2.Next cut each tortilla into eight wedges. Arrange these wedges on two cookie sheets and lightly spray them with the nonstick coating. After combining the sugar and remaining cinnamon, sprinkle over the tortillas. Bake them in a 400 degree oven for about 5 minutes or until crisp. Cool completely on wire racks.

21 E. Huntington Dr. • Arcadia • 626-447-2846

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9 JUNE 25 - JULY 1, 2009

Nighttime in the Tropics (Minus the Heat)

Baritone Jose Adan Perez sings about “Granada�—a city in the Tropics and a nice addition to Pasadena Pops’ concert last week-end at Descanso Gardens.

BY BILL PETERS Although the tropics are now in the throes of the summer solstice as of June 21, Descanso Gardens in La CaĂąada Flintridge was cool and temperate after a sunless day when our regional marine layer lingered heavily over the entire San Gabriel Valley. Pasadena Symphony CEO, Pau l Ja n Zdu nek called it our local “rainforestâ€?, though fortunately almost no drizzle made it to the ground. The Saturday night performance of the Pasadena Pops Orchestra, the opening concert of their four-concert series that is to be presented on Friday and Saturday evenings throughout the summer, was offered to a comfortably full—but not sold-out house. Pops conductor, Rachael Worby, led the orchestra through a series of 14 numbers, each with some connection to countries or areas associated with that region located between the Tropic of Cancer on the north and the Tropic of Capricorn on the south. Each number, by itself, gave an aura of the territory explored, but put together, it rather wandered about musically. From t he st a r t , Ms. Worby used numbers that are well-known—at least by reputation if not by name, but have musical difficulties written in that would baffle any musician. The second number on the program, “La Cumparsitaâ€? is the song most associated with the tango. Though immediately recognizable

MUSIC REVIEW

after the first four notes are played (something Worby had pianist Alan Steinberger do with the crowd immediately singing out the following notes of the famed tango song) its title and the composer remain unknown. The song was written by a complete amateur (at the time of its composition) 17 year-old Gerardo Motos Rodriguez of Montevideo, Ur ug uay. He w rote “La Cumparsita� in 1917, selling the piece to a publisher for about 20 pesos not realizing the almost immediate popularity of the tune. But, Rodriguez’ music was carelessly written, according to some, leading to awkward rhythms in the opening segment that also seemed to confuse the Pops musicians. Argentinean composer Astor Piazzolla commented that musically, “La Cumparsita� is “the most frighteningly poor thing in the world� but goes on to conclude that when brought up to speed by a good arrangement, that it is the most compelling music. Lacking a designated beat, the music is tough at best. Invited guest dancers, Sandor and Parissa entered the stage and gave it their best with little stage room to maneuver, but ended spectacularly as Parissa threw his partner over his shoulder virtually dumping her just inches from the stage floor. The crowd loved it. The musical hit of the evening was guest artist Jose Adan Perez’ singing of Augustin Lara’s 1944 tune, “Granada�. Perez captured the feeling, the warmth and the pride exhibited in Lara’s work. Perez is a native of Mazatlan, Mexico who car-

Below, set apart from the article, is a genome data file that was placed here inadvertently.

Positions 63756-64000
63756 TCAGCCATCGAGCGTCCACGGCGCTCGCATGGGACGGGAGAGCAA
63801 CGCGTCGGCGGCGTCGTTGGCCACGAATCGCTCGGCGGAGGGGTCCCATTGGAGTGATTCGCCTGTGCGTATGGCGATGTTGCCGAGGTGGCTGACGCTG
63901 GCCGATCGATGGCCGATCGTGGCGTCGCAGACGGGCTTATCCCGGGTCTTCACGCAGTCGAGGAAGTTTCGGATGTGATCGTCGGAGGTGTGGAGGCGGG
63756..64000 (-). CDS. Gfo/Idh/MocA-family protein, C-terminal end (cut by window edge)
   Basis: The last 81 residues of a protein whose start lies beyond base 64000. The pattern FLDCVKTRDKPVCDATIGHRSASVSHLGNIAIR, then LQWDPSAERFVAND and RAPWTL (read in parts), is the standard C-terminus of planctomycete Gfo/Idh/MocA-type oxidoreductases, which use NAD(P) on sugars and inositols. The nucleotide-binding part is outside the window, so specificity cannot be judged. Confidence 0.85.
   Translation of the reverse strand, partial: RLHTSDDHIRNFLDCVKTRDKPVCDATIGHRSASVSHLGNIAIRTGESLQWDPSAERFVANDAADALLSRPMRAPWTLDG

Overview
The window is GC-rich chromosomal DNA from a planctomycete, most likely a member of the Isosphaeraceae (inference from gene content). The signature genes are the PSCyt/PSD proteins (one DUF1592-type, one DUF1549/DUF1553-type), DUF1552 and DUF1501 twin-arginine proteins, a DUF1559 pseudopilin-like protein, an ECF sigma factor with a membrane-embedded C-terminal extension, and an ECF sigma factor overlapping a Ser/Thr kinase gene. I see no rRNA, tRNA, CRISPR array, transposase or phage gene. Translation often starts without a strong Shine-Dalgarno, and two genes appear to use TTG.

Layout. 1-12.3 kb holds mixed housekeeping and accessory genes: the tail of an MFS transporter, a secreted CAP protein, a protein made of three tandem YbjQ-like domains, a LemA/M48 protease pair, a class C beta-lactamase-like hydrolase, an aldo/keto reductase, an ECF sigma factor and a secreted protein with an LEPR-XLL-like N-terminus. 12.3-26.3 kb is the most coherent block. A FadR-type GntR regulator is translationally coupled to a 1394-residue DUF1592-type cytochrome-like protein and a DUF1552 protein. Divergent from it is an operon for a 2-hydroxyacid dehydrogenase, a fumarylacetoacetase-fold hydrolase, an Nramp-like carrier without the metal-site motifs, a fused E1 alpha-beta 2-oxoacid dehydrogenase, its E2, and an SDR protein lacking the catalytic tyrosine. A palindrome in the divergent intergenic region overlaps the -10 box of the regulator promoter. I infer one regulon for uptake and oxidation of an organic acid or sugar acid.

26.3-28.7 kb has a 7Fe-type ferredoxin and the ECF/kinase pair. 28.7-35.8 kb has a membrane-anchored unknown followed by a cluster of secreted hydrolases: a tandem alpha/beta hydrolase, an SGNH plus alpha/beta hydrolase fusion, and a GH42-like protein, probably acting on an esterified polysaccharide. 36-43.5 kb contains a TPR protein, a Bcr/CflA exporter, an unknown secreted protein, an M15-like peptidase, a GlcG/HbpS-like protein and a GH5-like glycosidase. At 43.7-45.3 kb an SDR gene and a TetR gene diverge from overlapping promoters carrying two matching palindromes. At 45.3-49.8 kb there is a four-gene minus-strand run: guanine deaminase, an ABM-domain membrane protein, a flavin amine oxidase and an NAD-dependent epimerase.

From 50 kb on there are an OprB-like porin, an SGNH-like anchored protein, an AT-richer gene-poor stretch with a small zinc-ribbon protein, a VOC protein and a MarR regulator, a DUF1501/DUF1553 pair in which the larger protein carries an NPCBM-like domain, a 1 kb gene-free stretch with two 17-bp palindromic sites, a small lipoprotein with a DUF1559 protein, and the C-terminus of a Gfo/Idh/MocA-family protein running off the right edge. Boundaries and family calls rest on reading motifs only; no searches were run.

ries a rather unusual background for a baritone who is now receiving note for his fine voice: Perez turned to singing only after establishing himself as an engineer in the automotive industry. Perez was only used for this and a Zarzuela number. More of Lara’s music as sung by Perez would have been nice. Lara composed “You Belong to My Heartâ€? (for Disney’s Three Caballeros) and several other hits. Perez returned to sing Federico Moreno Torroba’s “Amor Vida de mi Vidaâ€? from the Zarzuela composer’s “Maravillaâ€?. Other guests on the program were soprano Danielle Walker and accordionist John Torcello. Walker sang La Maja y el RuiseĂąor (“The Maiden and the Nightingaleâ€?) in a stunning version with backing only by pianist Alan Steinberger. She also offered an aria from “Bachianas (Bach-like) Brasilieras No. 5 by Heitor Villa-Lobos in 1947. Torcello joined in

for Piazzolla’s “Libertangoâ€? and “Oblivionâ€? on his chromatic free-bass accordion (buttons with bass single notes placed in a twelve note octave) adding a soothing and mellow sound. “A n d a l u c i a â€? a n d “MalagueĂąaâ€? by Ernesto Lecuona, “Capriccio EspagĂąolâ€? by Nikolai Rimsky-Korsakov, “Carmenâ€? Suite No. 1 by George Bizet, the overture to the film “El Cidâ€? by Miklos Rosza and “The Three Cornered Hat: Suite No 2â€? by Manual De Falla completed the music selections. The program opened with the second movement from Louis Moreau Gottschalk’s “A Night in the Tropicsâ€?, an 1859 number by the New Orleans native widely hailed as the American composer who introduced Afro-Caribbean style music to the classical world. The orchestra performed this, and most of the program, with mixed results to an audience that remained thoughtfully attentive throughout the hourand-a-half evening. The Pasadena Pops Orchestra returns to Descanso Gardens on Friday, July 17, and Saturday, July 18 with a program declaring “I Love Parisâ€?.

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CUSTOM BUILT

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GREAT OPPORTUNITY!

$649,900

This great deal has 3257 sq.ft. and features five bedrooms, diningroom, family room, built-ins, central air & heat, 2 fireplaces, granite counter tops, 3 baths, beautiful pool & spa, Zen like garden plus guest quarters with bath. Situated on 15,580 sq.ft. corner lot. Detached double garage. This is truly a must see! (G2440)